A new exhibition curated by The Building Centre and the Landscape Institute will exemplify how landscape architecture can offer sustainable solutions to the big challenges facing contemporary urban society including flooding and public health. The exhibition will feature 45 leading contemporary landscape projects from the UK and abroad. Showcasing some of the UK’s most powerful contemporary landscape projects including King’s Cross and the Olympic Park, alongside small, community-led schemes including pocket parks and community allotments, the exhibition will highlight the importance of investing in green infrastructure if our cities are to become more liveable, healthy and safe.
Noel Farrer, President of the Landscape Institute, says: “Proper land use is now becoming a matter of urgency, with concerns such as the housing crisis, flooding, public health and even food shortages coming to the fore. Lives are being threatened and billions of pounds are being wasted for want of earlier stage investment in the landscape.
‘This exhibition is about highlighting the urgent need for a landscape-led approach to our towns and cities. Landscape architects are able to find solutions from within the natural landscape, avoiding highly engineered responses and ultimately creating schemes that are more sustainable, better-designed and nicer to live in.’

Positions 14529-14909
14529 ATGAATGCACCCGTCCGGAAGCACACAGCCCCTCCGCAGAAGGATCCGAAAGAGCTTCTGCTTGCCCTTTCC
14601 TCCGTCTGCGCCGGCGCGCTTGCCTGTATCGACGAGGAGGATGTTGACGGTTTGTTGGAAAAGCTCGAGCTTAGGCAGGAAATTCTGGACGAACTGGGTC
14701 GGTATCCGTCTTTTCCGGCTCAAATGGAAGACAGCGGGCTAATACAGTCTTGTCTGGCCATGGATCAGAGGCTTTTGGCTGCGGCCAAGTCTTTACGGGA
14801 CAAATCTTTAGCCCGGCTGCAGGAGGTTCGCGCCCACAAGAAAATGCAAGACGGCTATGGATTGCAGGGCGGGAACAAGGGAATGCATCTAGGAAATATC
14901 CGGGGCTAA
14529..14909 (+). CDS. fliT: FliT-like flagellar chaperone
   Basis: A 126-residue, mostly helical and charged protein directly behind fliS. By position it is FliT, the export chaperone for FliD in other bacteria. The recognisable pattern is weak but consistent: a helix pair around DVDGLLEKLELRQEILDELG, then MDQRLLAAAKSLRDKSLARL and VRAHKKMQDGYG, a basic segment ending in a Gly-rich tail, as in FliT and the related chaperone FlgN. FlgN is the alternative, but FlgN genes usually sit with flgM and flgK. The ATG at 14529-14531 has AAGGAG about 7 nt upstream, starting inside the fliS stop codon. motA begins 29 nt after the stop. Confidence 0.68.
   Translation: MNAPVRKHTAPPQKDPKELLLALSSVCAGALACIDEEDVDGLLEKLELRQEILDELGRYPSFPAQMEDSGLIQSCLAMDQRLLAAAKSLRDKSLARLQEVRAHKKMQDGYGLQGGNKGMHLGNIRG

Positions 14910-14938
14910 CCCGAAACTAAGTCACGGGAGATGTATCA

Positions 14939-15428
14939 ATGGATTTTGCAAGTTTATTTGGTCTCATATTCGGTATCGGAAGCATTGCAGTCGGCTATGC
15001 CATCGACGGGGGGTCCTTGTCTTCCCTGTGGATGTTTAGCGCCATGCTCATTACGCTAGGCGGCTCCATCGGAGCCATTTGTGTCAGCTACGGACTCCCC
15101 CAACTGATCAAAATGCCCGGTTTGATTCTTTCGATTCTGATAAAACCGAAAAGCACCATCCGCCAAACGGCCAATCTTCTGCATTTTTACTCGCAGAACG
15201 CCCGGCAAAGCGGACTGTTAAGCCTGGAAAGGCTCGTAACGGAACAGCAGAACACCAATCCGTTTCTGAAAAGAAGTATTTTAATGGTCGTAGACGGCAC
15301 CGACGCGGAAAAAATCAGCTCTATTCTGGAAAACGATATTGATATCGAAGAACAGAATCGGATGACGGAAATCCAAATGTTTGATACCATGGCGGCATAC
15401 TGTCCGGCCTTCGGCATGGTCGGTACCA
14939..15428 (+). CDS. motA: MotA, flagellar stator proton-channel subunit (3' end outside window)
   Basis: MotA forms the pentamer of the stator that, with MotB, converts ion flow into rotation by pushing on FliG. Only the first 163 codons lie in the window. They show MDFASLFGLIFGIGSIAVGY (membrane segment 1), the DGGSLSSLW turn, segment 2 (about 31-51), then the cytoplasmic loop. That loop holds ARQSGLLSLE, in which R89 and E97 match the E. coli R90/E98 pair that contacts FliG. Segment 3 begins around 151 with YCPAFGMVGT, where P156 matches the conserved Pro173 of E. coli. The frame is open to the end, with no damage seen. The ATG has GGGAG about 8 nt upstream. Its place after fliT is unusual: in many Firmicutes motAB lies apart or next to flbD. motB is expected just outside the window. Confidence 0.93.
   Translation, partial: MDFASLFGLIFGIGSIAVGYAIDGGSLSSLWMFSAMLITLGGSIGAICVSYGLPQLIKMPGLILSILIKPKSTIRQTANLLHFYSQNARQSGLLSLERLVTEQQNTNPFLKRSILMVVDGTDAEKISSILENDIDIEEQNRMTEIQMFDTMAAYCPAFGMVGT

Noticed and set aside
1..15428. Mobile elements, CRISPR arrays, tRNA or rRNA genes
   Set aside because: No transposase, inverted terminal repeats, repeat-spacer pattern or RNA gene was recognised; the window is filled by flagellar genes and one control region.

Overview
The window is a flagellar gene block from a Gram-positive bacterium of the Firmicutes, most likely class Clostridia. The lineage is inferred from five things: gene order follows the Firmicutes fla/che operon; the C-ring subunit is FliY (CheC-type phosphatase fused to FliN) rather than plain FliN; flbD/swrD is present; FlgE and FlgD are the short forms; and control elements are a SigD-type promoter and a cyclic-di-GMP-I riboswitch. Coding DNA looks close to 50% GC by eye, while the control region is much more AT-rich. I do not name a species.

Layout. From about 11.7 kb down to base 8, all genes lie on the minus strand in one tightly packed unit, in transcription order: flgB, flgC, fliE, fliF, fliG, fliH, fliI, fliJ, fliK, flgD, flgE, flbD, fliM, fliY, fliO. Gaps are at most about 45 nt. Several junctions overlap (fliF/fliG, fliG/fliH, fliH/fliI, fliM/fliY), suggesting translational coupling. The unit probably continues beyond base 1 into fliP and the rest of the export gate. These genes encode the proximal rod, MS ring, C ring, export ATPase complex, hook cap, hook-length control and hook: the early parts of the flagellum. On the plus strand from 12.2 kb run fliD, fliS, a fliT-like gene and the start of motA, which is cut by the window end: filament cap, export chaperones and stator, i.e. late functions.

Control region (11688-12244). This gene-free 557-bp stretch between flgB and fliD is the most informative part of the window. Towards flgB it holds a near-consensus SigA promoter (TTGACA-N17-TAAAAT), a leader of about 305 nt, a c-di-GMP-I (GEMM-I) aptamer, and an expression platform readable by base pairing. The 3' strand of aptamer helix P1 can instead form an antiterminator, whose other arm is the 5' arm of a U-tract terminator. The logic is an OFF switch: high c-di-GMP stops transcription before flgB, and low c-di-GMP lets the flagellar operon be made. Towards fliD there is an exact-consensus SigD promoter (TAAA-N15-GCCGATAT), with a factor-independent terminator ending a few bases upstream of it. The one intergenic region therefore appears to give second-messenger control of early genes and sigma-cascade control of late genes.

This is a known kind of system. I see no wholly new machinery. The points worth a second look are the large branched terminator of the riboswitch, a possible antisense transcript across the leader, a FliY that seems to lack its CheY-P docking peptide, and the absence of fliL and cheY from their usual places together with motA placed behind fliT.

Colin Tweedy, Chief Executive of The Building Centre, says: “While this show features fantastic projects, it’s a major concern that most of our city planning does not meet these standards. We’re delighted to work with the Landscape Institute on this major celebration of the value of good landscape architecture.”
The show’s co-curators, Lewis Blackwell, Executive Director of Strategy at The Building Centre, and Paul Lincoln, Deputy Chief Executive at the Landscape Institute, call for earlier input by landscape architects into major projects in order to create healthier, safer and happier places in which people can live, work and play; and to counter blights on modern life such as flooding and poor air quality.
They argue for more long-term and joined-up thinking from government and developers, to ensure that landscape know-how is embedded into planning, transport and environmental policies.
‘Re-thinking the Urban Landscape’ opens at The Building Centre (Store Street, London WC1E 7BT) on the 8th of January and will run until the 10th of February. More information at the Landscape Institute.